Jessa Slade – in her words

  • A special treat today!  Jessa Slade, author of the new dark urban fantasy series of the Marked Souls answers some of my questions and is happy to answer yours too.  Post them as comments and she’ll reply!

Hi Jessa!  I loved your first novel of the Marked Souls SEDUCED BY SHADOWS and I was totally back in the league of talya, repentant demons fighting the legion-tenebrae on the streets of Chicago, within the first paragraph of FORGED OF SHADOWS.   The world was still vibrant in my memory and I knew who Liam was as soon as he appeared even though I hadn’t thought about him for months.   I didn’t read FORGED as obsessively as I read SEDUCED because I was savoring it more.

Thanks for having me today, Terri.  I’m so glad you liked SEDUCED and savored FORGED.  I read the same way; some books I want to devour, some I want to linger over.  That’s why it’s nice to have a big TBR pile—something for every need 🙂

In fact, I write the same way; sometimes rushing ahead, sometimes relaxing.  I have sample chapters up for FORGED OF SHADOWS and also an alternate beginning that show the difference in starting quick or slower.  In case you didn’t have enough to read 🙂

My TBR pile is towering too but FORGED never landed on it.  As soon as it was in my my hands, I was reading it.  Your graphic action scenes fly off the page and the heroine Jilly makes a few references to Jackie Chan but more to comic book heroes.  Did you have an interest in superhero comics as a child or is that a recent interest?  Did you have any of these fight scenes choreographed?

I’ve read comics on and off since I was a kid.  Although I love the art, I find that it’s not my preferred format because it’s too short.  Even graphic novels just whet my appetite for more.  But, yeah, the Ka-POW! Zoom! Whoosh! and ZaaAAP! choreography might have been going through my head.

I loved Chicago as the setting, explain why you chose this location to open this series.

When I was scouting locations in my head, I knew I wanted a rough-around-the-edges city.  I considered Portland, my current hometown, but Portland is too… well, NICE 🙂  I wanted a city with issues.  Chicago is great because despite the fact it’s a world-class city, it don’t get no respect.  New York is more sophisticated, Los Angeles is more hip.  Chicago is just the Second City.  Remember that episode of The Brady Bunch (yes, I’m dating myself here) where Jan flips out about being the middle child?  Chicago would be totally justified.  Besides, I grew up in the suburbs outside Chicago, and I knew the L—the elevated train—needed to be in a fight scene.  Sure enough, there’s a chase scene on the L in FORGED OF SHADOWS. Here’s a picture I took while scouting locations last winter..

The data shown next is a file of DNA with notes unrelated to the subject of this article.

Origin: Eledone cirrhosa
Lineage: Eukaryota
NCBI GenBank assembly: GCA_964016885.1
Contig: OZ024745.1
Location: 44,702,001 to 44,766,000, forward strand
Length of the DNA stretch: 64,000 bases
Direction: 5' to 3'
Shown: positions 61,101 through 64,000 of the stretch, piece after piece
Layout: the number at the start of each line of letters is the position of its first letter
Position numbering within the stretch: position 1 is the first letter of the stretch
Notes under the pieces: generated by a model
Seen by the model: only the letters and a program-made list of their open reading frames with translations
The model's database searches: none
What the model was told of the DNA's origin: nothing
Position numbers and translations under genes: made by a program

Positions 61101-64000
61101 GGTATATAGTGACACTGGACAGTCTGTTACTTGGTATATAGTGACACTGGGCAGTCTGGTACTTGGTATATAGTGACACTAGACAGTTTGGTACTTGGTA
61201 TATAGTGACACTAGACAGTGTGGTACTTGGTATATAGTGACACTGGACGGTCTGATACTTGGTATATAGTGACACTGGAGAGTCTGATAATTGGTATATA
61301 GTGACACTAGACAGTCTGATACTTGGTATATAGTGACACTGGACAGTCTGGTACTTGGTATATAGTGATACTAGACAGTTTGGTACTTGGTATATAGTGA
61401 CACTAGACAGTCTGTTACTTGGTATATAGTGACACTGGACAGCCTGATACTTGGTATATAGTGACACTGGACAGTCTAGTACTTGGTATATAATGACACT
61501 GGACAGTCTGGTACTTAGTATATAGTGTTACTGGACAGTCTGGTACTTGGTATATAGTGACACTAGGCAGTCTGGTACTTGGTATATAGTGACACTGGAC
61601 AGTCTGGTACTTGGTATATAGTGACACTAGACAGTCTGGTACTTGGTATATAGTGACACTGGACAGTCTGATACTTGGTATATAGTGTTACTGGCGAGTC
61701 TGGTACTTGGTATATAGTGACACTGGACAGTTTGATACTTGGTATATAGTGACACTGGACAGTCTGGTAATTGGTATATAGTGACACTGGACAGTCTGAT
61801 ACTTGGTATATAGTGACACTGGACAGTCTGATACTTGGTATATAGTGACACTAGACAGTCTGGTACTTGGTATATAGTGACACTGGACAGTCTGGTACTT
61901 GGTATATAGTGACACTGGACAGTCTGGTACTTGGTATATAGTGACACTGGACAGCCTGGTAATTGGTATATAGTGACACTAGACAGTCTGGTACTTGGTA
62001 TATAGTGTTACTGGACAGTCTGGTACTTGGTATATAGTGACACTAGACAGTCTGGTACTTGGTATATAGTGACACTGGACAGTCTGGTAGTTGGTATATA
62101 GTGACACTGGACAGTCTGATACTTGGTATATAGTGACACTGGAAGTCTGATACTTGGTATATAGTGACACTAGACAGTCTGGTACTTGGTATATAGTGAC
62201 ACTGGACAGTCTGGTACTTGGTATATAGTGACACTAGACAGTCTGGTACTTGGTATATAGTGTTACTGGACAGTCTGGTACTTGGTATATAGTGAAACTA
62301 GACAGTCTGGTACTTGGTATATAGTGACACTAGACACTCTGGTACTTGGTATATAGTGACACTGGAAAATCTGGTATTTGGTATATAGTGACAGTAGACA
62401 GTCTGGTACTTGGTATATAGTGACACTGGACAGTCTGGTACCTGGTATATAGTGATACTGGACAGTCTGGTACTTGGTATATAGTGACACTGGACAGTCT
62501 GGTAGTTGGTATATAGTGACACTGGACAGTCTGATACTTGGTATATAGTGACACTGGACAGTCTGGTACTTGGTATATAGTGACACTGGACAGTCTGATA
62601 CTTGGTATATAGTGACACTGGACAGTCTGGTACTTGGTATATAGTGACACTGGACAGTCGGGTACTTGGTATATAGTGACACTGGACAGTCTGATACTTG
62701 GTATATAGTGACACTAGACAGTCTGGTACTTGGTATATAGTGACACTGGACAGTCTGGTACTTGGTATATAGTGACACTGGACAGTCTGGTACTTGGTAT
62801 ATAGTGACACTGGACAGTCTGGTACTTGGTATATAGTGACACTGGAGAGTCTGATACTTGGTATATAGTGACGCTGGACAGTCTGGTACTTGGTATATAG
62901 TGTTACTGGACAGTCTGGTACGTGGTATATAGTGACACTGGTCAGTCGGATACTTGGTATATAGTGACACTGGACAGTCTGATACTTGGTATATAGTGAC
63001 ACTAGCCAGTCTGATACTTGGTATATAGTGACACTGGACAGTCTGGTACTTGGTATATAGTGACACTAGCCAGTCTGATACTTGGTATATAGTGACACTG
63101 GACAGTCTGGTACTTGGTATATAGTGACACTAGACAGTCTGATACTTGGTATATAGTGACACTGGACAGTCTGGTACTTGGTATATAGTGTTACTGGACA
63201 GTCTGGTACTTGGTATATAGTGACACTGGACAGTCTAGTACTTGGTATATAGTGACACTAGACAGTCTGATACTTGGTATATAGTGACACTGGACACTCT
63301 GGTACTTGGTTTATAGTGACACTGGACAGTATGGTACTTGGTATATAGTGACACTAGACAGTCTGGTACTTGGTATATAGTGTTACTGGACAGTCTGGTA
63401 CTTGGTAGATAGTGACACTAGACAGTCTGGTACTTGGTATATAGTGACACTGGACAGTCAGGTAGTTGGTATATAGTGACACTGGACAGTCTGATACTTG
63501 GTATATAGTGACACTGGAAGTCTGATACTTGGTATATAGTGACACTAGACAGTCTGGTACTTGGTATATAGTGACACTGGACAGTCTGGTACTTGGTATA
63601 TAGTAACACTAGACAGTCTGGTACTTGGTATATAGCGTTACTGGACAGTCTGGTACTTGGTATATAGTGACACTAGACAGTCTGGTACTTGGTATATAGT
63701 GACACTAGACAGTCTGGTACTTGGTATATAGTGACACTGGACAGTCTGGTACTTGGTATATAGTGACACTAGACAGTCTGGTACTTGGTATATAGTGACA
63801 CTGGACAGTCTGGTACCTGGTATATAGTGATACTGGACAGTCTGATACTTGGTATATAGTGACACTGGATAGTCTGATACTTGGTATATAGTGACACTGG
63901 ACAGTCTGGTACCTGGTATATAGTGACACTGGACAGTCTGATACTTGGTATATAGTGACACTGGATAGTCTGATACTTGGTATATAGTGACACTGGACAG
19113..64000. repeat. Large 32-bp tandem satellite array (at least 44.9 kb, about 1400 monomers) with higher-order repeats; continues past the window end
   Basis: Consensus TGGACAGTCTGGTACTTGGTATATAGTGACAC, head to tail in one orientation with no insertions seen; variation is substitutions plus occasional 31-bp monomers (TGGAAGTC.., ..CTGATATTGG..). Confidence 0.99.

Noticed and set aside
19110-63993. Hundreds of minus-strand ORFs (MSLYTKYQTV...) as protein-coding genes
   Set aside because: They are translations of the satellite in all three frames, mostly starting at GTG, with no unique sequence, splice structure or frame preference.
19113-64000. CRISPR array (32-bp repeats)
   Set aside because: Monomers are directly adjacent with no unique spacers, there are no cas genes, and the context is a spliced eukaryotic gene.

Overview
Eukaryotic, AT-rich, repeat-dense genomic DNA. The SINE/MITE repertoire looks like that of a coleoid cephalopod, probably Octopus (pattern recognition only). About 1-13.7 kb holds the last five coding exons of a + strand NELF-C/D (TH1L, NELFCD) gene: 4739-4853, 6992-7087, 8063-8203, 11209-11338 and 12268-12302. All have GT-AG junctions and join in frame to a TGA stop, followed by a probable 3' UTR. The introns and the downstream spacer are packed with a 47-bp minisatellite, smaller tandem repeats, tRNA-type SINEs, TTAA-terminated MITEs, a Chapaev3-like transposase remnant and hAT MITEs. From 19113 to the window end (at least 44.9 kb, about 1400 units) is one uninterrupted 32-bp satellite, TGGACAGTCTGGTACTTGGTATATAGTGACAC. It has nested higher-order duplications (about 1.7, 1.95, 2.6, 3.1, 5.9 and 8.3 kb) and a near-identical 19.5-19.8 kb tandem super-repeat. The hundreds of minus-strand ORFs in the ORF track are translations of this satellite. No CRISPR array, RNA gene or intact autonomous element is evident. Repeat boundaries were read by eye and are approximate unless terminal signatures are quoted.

And here’s one of me pretending to be Liam Niall, leader of the bad-ass Chicago talyan.

You read a lot of SF & F prior to discovering romance novels and blending your love for these genres together.  Can you name some of the favorite authors. or philosophers, or mythologies that had (and have) the greatest influence on how you imagined this world of the Marked Souls?

The Christian concept of original sin played a role in my idea for a “penance trigger,” a turning point in the characters’ early lives that led—slowly, indirectly, inevitably—to their demonic possession.  When I started poking around in other religions, I was fascinated with how morality, taboo and sin might change, but evil had a constant presence.  Good and evil, damnation and salvation…  That’s enough to get any writer going 🙂  One of the sites I like to scroll through is It lists a lot of interesting stories from many cultures.

Thanks for sharing that site, I love stories of other cultures and totally get the “penance trigger”.  🙂

I noticed both Sera and Jilly are current day professional women with careers dealing with death and drugs.  However, the male talya have been possessed for decades or centuries.  Did you specifically chose to have your heroes possessed by repentant demons with archaic cultural attitudes toward women, or was that a bonus aspect to the romance that came out after you built the world of your novels?

Don’t all men have archaic attitudes toward women?  🙂  Okay, okay, not all men.  My first three heroes all come from older eras, but they exist now in a strange sort of time warp where they’ve seen many changes but aren’t necessarily touched by those changes, occupied with demon slaying and all.  When the female fighters reappear, the bad ol’ boys are forced to deal.